By Ellie Stimmel
With our first semester back in person, there’s a lot to prepare for this fall. As a rising senior and U of M Libraries student employee, I will lay out the 7 most important ways that have helped me (and can help you) prepare for the Fall Semester.
Tip #1: Figure out your transportation situation
Whether you commute, use public transit, or walk, here are some tips to help prepare you for your first day of the Fall Semester.
Although initially daunting, the bus is a super-efficient way to get around campus. There are 5 campus bus routes that run through Dinkytown, Stadium Village, West Bank, and St.Paul. Getting familiar with the routes will help you in the long run. Even if you don’t ride the bus often, it’ll be helpful that one day when you wake up late and don’t have time to walk all the way to West Bank.
If you live off-campus, connect to a Metro Transit bus or light rail line, and even plan your trip ahead of time using the Metro Transit Website! The buses run across the city and even into the suburbs! Plus, the UPass offers a deeply-discounted metro-area transit pass for students at just $114 a semester.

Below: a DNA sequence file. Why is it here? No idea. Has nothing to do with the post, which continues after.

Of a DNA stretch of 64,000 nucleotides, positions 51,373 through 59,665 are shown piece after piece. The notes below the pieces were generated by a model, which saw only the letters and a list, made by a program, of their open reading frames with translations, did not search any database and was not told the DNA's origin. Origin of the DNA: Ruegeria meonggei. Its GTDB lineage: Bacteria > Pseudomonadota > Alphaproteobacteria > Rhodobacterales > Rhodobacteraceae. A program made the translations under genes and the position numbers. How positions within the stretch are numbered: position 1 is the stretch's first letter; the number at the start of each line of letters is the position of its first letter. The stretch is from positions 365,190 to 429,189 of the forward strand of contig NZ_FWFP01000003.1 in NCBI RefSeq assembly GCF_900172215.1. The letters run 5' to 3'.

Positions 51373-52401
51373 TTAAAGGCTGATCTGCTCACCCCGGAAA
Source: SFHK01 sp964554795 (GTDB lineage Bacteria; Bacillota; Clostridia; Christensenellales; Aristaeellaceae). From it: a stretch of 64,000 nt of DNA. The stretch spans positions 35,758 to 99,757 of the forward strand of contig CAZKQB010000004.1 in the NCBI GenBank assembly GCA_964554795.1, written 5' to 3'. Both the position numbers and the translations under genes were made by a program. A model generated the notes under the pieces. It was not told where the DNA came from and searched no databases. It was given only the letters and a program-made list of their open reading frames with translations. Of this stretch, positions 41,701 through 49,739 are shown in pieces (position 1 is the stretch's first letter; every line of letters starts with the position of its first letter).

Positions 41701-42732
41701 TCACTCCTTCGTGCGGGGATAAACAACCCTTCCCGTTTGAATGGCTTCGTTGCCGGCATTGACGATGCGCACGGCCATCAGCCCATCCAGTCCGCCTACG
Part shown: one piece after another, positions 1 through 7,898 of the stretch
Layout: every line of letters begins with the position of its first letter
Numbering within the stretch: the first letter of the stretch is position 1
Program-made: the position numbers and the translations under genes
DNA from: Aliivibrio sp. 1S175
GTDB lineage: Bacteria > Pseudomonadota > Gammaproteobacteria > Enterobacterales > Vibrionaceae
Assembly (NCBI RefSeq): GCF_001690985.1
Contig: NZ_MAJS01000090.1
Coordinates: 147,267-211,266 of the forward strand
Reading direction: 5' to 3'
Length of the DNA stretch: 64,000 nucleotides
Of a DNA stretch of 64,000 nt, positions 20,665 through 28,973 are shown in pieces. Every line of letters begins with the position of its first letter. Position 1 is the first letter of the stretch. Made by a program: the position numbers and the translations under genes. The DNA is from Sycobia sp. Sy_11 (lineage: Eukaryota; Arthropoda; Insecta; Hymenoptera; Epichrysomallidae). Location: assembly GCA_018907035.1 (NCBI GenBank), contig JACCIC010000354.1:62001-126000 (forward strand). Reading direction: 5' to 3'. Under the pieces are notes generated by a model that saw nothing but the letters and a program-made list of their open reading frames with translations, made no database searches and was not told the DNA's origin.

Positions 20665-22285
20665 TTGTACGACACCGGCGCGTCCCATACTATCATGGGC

If you are driving to campus it will be helpful to find parking before your first day. It’s better to be prepared than risk missing class and possibly forfeiting your spot in the course. Parking and Transportation Services offers a parking lottery which guarantees you a parking spot for the semester if you are chosen. There are also plenty of parking ramps and meters for you to choose from. However, you should anticipate having little parking availability as faculty, staff, and students will be back on campus and parking spots could be sparse when you need them.
Tip #2: Google Calendar is your best friend!